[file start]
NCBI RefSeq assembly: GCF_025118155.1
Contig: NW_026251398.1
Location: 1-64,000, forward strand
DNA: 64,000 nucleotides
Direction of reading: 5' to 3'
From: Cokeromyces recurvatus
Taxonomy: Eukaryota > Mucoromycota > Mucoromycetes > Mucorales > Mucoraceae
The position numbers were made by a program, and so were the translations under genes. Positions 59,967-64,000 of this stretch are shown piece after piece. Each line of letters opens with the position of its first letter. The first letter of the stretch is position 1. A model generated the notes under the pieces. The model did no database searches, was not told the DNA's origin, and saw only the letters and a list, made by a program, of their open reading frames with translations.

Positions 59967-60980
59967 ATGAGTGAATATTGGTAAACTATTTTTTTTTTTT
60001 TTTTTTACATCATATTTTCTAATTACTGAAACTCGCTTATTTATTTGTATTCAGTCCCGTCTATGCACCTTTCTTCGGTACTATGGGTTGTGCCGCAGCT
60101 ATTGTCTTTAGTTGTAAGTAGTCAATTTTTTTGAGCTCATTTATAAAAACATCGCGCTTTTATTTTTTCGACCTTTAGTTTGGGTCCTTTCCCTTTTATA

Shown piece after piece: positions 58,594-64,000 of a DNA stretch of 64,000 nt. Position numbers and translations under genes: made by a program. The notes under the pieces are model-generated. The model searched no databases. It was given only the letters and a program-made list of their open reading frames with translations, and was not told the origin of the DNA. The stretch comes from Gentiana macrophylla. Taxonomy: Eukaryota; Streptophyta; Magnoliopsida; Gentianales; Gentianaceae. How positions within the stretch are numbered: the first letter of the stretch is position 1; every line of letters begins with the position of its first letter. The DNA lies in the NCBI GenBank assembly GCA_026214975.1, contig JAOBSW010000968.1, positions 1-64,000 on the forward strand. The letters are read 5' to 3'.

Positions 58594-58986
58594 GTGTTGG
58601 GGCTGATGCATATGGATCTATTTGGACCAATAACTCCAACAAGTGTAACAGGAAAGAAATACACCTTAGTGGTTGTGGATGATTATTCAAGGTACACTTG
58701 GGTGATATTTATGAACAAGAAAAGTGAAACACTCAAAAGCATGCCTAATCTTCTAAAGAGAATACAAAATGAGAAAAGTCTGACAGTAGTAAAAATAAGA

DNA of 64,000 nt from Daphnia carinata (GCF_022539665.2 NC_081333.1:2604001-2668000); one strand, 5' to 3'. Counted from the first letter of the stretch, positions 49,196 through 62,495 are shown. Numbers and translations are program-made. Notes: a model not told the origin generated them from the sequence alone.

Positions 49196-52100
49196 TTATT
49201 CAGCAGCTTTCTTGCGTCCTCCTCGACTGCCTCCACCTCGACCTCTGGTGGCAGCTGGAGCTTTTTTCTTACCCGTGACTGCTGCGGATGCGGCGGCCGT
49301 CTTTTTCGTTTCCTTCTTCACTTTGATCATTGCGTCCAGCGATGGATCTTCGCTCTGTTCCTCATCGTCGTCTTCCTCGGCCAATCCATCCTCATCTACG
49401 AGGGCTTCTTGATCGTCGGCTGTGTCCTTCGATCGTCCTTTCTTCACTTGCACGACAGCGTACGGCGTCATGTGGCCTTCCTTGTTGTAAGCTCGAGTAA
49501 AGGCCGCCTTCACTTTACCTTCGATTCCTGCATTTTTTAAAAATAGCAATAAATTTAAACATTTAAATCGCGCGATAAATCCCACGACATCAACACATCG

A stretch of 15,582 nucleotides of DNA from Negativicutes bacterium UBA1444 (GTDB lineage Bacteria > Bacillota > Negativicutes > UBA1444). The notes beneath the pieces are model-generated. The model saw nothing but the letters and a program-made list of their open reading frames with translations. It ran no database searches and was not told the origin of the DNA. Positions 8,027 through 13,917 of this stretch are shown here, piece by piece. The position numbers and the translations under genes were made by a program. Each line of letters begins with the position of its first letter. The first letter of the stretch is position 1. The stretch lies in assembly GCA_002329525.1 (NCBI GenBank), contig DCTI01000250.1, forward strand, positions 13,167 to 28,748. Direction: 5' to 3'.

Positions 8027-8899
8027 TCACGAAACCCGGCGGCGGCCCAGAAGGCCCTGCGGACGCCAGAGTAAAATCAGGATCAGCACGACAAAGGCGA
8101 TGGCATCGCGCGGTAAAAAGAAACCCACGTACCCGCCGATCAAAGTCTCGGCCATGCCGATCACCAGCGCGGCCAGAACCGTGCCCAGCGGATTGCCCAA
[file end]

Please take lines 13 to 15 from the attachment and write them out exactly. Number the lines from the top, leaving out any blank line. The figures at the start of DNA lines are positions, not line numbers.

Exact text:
Shown piece after piece: positions 58,594-64,000 of a DNA stretch of 64,000 nt. Position numbers and translations under genes: made by a program. The notes under the pieces are model-generated. The model searched no databases. It was given only the letters and a program-made list of their open reading frames with translations, and was not told the origin of the DNA. The stretch comes from Gentiana macrophylla. Taxonomy: Eukaryota; Streptophyta; Magnoliopsida; Gentianales; Gentianaceae. How positions within the stretch are numbered: the first letter of the stretch is position 1; every line of letters begins with the position of its first letter. The DNA lies in the NCBI GenBank assembly GCA_026214975.1, contig JAOBSW010000968.1, positions 1-64,000 on the forward strand. The letters are read 5' to 3'.

Positions 58594-58986
58594 GTGTTGG